stonecold wrote:
If m and n are positive integers such that m > n, what is the remainder when m^2 – n^2 is divided by 21?
Statement 1: The remainder when (m + n) is divided by 21 is 1.
Statement 2: The remainder when (m – n) is divided by 21 is 1.
Important: the solution presented below assumes a reasonable quantitative maturity.
(If you do not have that, I recommend the excellent step-by-step presentation offered by Brent above.)
\(m > n \ge 1\,\,\,{\rm{ints}}\,\,\,\left( * \right)\)
\({m^{\rm{2}}} - {n^2} = 21K + R\)
\(K,R\,\,{\rm{ints}}\,\,,\,\,\,0 \le R \le 20\)
\(? = R\)
\(\left( 1 \right)\,\,m + n = 21J + 1\,\,,\,\,\,J\mathop \ge \limits^{\left( * \right)} 1\,\,\,{\mathop{\rm int}}\)
\(\left\{ \matrix{
\,{\rm{Take}}\,\,\left( {m,n} \right) = \left( {21,1} \right)\,\,\,\,\,\, \Rightarrow \,\,\,\,\,{m^{\rm{2}}} - {n^2} = {21^2} - {1^2}\,\,\, \Rightarrow \,\,\,\,R = \,\,20 \hfill \cr
\,{\rm{Take}}\,\,\left( {m,n} \right) = \left( {20,2} \right)\,\,\,\,\,\, \Rightarrow \,\,\,\,\,{m^{\rm{2}}} - {n^2} = {20^2} - {2^2} = \left( {20 - 2} \right)\left( {20 + 2} \right) = \left( {21 - 3} \right)\left( {21 + 1} \right) = 21\left( {21 + 1 - 3} \right) - 3\,\,\, \Rightarrow \,\,\,\,R = \,\,18\, \hfill \cr} \right.\)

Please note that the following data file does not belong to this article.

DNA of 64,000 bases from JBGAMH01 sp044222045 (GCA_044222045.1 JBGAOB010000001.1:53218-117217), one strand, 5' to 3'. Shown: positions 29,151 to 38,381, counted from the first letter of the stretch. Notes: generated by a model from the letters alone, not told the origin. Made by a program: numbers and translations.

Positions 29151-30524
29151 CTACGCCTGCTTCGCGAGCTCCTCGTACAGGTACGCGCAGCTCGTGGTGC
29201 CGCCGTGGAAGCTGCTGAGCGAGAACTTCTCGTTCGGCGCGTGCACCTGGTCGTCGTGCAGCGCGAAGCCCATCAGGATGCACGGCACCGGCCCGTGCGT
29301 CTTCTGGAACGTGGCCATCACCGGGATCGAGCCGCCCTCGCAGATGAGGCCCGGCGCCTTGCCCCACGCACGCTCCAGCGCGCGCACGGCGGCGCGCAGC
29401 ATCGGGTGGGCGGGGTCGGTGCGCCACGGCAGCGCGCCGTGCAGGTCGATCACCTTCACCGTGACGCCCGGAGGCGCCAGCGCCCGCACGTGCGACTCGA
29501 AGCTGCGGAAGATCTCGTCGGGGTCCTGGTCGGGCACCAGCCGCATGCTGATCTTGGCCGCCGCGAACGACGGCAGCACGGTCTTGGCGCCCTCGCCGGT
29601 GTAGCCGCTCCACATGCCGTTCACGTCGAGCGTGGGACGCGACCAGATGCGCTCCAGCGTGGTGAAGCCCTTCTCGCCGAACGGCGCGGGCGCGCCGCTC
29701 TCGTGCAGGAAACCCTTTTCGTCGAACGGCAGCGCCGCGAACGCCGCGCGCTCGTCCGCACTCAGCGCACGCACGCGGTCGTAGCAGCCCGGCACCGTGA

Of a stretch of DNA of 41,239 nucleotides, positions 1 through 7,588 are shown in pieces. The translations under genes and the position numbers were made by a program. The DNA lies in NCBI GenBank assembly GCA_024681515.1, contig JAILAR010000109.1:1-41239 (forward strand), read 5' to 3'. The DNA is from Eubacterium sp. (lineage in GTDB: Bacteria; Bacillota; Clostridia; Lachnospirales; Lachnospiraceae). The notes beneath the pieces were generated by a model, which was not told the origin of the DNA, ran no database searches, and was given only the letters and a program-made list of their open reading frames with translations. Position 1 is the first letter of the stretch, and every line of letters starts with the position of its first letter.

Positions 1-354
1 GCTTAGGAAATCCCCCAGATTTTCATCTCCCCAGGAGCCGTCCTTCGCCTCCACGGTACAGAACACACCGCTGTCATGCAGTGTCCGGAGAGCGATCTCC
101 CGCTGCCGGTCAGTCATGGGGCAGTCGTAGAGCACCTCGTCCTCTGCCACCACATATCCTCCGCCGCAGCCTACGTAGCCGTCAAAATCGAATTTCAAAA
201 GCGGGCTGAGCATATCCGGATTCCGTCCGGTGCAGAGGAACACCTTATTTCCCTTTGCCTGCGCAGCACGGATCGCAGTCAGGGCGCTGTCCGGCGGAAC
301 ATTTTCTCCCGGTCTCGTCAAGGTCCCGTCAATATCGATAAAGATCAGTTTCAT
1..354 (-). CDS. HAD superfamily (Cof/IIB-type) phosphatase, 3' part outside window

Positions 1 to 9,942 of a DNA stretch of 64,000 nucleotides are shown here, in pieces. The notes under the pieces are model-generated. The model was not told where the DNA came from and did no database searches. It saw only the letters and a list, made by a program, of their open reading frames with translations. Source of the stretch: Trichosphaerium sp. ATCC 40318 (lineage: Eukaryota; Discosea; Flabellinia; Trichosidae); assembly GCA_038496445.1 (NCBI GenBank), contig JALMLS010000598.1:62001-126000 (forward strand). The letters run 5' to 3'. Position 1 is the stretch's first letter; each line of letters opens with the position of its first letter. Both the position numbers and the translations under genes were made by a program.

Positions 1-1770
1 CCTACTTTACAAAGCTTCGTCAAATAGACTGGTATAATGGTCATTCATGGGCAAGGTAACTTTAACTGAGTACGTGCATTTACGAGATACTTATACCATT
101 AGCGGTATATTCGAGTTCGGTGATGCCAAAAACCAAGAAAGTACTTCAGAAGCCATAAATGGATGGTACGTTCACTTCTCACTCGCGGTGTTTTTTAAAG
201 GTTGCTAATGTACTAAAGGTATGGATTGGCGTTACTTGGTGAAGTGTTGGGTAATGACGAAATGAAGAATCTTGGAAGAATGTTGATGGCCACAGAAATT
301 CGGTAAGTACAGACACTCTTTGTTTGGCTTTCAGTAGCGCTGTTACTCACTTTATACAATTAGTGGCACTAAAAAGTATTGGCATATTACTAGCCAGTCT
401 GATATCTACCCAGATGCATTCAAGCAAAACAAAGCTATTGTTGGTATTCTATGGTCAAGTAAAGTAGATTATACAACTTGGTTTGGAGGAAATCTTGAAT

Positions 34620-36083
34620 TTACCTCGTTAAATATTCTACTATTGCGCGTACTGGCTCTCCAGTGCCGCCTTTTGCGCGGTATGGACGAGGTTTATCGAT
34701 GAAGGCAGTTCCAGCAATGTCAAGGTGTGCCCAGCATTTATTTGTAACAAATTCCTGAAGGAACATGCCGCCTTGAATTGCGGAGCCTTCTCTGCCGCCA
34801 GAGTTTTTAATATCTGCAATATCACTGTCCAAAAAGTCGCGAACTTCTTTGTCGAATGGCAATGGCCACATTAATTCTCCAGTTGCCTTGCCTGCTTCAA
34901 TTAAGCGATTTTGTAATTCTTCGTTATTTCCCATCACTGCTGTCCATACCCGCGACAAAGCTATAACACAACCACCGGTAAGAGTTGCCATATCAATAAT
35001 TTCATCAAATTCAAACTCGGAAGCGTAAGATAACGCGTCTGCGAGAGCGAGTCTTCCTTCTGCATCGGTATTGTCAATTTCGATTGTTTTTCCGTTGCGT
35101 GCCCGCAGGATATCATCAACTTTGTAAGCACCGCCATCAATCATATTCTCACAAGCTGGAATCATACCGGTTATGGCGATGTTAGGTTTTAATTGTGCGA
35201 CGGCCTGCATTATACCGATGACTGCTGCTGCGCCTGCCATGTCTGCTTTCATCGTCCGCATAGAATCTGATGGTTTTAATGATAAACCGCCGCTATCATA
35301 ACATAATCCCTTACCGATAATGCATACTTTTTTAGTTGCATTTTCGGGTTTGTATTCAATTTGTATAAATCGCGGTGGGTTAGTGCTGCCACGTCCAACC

\(\left( 2 \right)\,\,m - n = 21L + 1\,\,,\,\,\,L\mathop \ge \limits^{\left( * \right)} 0\,\,\,{\mathop{\rm int}} \,\)
\(\left\{ \matrix{
\,{\rm{Take}}\,\,\left( {m,n} \right) = \left( {2,1} \right)\,\,\,\,\,\, \Rightarrow \,\,\,\,\,{m^{\rm{2}}} - {n^2} = 3\,\,\, \Rightarrow \,\,\,\,R = \,\,3 \hfill \cr
\,{\rm{Take}}\,\,\left( {m,n} \right) = \left( {3,2} \right)\,\,\,\,\,\, \Rightarrow \,\,\,\,\,{m^{\rm{2}}} - {n^2} = 5\,\,\, \Rightarrow \,\,\,\,R = \,5\, \hfill \cr} \right.\)
\(\left( {1 + 2} \right)\,\,\,\,\left( {21J + 1} \right)\left( {21L + 1} \right) = 21\left( {21JL + J + L} \right) + 1\,\,\, \Rightarrow \,\,\,\,R = \,\,1\,\,\,\,\)
This solution follows the notations and rationale taught in the GMATH method.
Regards,
Fabio.
_________________
Fabio Skilnik ::
GMATH method creator (Math for the GMAT)
Our high-level "quant" preparation starts here:
https://gmath.net